Human Resources News & Insights

Lessons to be learned in NFL’s recent workplace bullying scandal


The ongoing saga of Miami Dolphins’ lineman Richie Incognito’s alleged bullying of fellow player Jonathan Martin brings a critical question about these increasingly common workplace situations: How could the rest of Martin’s teammates let Incognito’s brutish behavior go on so long?  

It’s an important question because while many companies have anti-bullying policies, those policies usually don’t include any mention of co-workers’ role — and obligation — in reporting bullying behavior to management.

If you’re not familiar with the Dolphins story, here’s a quick rundown:

Last week, second-year tackle Jonathan Martin left the team after an incident in the Miami practice facility’s dining hall. He later filed a formal charge with the league, saying Incognito was guilty of player misconduct.

After threatening, obscene and racist voice mails from Incognito were found on Martin’s phone, the team suspended Incognito indefinitely.

Apparently, Incognito’s treatment of Martin had been ongoing since Martin was a rookie.

The NFL being, well, the NFL, there were a lot of macho comments from players about how Martin should have punched Incognito in the face, and that Martin was “weak” because he went to league authorities to complain about the harassment.

Obviously, those comments have no relevance to the regular workplace.

But there was another concern raised: How did Martin’s co-workers turn a blind eye to what was going on?

‘Bystanders’ important in stopping bullying behaviors

Non-involved workers play a key role in a bullying scenario, according to Amanda Nickerson, director of the Alberti Center for Bullying Abuse Prevention at the University at Buffalo.

“We are increasingly looking at the power of the bystander, or the people who witness bullying and harassment, and their role,” Nickerson said in a statement.

“We know that bystanders have a powerful influence on reinforcing the behavior (making it more likely to occur) or reducing the behavior or its negative impact by telling the perpetrator to stop, banding together as a group to say it is not going to be tolerated, reporting it or reaching out to provide support to the target.”

Personalities to watch out for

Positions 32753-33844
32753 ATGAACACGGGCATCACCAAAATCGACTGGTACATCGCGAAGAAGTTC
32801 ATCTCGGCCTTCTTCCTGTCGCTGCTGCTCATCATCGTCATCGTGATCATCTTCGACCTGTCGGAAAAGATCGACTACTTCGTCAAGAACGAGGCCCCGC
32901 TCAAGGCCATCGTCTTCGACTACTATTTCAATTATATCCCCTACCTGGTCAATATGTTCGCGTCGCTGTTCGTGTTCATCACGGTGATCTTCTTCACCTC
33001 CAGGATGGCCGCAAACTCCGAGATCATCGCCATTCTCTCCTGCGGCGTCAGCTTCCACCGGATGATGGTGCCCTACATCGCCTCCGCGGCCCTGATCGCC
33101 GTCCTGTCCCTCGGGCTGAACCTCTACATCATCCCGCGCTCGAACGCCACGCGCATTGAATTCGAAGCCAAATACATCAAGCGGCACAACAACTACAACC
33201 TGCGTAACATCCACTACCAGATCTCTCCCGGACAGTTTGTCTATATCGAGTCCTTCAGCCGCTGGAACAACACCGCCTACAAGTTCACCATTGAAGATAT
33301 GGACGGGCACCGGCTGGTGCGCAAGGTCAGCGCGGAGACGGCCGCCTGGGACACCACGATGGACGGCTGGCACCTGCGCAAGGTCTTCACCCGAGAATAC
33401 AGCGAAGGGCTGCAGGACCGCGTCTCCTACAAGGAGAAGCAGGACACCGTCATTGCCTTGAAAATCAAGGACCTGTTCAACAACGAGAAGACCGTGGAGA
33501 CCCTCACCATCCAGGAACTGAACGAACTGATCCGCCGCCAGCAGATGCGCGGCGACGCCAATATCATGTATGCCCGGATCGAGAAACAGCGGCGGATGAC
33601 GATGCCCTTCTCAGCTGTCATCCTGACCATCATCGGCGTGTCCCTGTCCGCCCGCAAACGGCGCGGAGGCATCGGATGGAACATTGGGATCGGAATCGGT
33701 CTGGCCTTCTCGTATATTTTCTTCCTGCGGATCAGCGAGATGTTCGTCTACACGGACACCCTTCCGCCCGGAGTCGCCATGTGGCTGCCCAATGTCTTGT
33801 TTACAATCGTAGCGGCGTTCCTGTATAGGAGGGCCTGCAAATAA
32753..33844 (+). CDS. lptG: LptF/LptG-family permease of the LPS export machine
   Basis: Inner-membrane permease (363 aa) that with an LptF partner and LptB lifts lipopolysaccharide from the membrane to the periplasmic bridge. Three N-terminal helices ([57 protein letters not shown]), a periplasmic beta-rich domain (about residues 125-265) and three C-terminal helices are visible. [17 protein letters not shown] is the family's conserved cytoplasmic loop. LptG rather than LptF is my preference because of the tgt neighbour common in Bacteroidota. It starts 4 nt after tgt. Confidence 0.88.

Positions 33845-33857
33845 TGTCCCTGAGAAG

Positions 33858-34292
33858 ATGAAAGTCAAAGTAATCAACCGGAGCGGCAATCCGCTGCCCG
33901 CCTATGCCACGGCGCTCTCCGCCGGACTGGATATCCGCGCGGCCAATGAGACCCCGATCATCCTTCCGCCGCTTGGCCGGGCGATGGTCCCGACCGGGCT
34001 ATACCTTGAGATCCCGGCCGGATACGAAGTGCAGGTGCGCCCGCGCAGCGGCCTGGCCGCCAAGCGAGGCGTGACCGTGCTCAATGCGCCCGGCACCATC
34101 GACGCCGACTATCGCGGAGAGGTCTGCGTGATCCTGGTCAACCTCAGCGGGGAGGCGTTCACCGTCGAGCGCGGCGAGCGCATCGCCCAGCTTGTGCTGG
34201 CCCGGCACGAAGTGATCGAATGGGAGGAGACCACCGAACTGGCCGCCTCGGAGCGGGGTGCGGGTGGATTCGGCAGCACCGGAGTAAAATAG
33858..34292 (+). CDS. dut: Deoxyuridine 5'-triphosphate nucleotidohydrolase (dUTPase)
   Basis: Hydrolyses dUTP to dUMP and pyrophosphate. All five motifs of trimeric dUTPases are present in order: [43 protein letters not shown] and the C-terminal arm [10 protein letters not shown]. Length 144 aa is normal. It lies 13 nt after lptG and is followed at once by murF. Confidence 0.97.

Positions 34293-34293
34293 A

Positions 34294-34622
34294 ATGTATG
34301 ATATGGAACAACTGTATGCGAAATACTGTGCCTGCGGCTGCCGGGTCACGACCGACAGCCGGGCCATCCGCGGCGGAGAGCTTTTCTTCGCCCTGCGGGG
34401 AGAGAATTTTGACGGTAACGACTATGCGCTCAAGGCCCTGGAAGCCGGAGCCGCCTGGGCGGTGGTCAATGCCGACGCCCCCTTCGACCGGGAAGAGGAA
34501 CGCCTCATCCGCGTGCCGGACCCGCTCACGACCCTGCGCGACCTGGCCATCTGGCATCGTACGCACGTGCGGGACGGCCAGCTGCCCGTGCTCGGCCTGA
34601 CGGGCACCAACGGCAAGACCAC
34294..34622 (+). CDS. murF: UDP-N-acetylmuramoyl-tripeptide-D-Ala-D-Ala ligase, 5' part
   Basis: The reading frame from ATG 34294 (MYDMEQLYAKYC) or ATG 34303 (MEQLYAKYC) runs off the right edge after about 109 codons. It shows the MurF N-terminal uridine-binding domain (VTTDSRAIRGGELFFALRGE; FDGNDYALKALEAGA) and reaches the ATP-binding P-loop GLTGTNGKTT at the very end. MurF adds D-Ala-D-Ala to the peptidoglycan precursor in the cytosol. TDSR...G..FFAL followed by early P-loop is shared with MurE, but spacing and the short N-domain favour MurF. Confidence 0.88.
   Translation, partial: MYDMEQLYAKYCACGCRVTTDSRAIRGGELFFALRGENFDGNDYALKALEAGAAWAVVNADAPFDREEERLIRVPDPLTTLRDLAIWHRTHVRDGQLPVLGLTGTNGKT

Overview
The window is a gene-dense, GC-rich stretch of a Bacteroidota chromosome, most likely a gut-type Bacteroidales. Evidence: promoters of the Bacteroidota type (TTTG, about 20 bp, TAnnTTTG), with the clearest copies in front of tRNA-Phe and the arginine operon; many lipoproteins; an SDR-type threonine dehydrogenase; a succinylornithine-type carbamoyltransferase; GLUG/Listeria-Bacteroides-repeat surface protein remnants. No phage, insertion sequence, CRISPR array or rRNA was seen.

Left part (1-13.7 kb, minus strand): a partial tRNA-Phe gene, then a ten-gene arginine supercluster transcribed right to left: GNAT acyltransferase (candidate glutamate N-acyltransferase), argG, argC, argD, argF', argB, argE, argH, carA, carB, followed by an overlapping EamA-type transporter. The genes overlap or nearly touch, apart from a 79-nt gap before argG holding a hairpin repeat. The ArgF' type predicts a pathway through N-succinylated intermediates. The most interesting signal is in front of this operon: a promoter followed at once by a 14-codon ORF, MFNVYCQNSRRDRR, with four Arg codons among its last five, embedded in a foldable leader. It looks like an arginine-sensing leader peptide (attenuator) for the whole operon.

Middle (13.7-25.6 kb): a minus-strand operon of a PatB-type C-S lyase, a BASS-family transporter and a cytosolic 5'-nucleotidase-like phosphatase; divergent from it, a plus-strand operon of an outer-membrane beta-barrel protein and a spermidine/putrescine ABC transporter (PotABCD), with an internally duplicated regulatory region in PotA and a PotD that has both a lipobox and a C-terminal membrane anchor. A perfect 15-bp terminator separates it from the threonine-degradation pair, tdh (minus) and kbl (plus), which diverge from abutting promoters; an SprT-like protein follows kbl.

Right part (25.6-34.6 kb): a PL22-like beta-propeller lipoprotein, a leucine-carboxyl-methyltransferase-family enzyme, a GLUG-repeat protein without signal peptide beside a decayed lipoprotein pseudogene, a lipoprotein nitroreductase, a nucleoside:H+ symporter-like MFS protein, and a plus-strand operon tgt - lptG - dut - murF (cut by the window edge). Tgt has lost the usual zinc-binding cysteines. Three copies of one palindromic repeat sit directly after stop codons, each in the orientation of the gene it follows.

In a recent post, we outlined eight bully types, as identified by

1. The Screaming Mimi. This is the most easily recognizable type of workplace bully. Screaming Mimis are loud and obnoxious, and their abusive behavior is meant to berate and humiliate people. They thrive on the notion that others fear them.

2. The Two-Headed Snake. To a co-worker’s face, this employee acts like a trusted friend or colleague. However, when the co-worker is out of earshot, this person will destroy his colleague’s reputation, stab him in the back and even take credit for his work.

3. The Constant Critic. This bully’s goal is to dismantle other people’s confidence through constant – and often unwarranted – criticism. A critic will look for any possible flaw in a someone’s work and labors tirelessly to kill that person’s credibility. Impeccable work? No problem: This type of bully isn’t above falsifying documents or creating evidence to make others look bad.

4. The Gatekeeper. Every office has at least one employee who gets off on wielding his or her power over others – regardless of whether that power is real or perceived. Gatekeepers deny people the tools they need – whether it’s resources, time or information – to do their jobs efficiently.

5. The Attention Seeker. This type of bully wants to be the center of the action at all times. They’ll try to get on their superior’s good side through consistent flattery and even come off as kind and helpful to their peers – especially the newer employees. However, if co-workers don’t provide the right amount of attention, these bullies can quickly turn on them.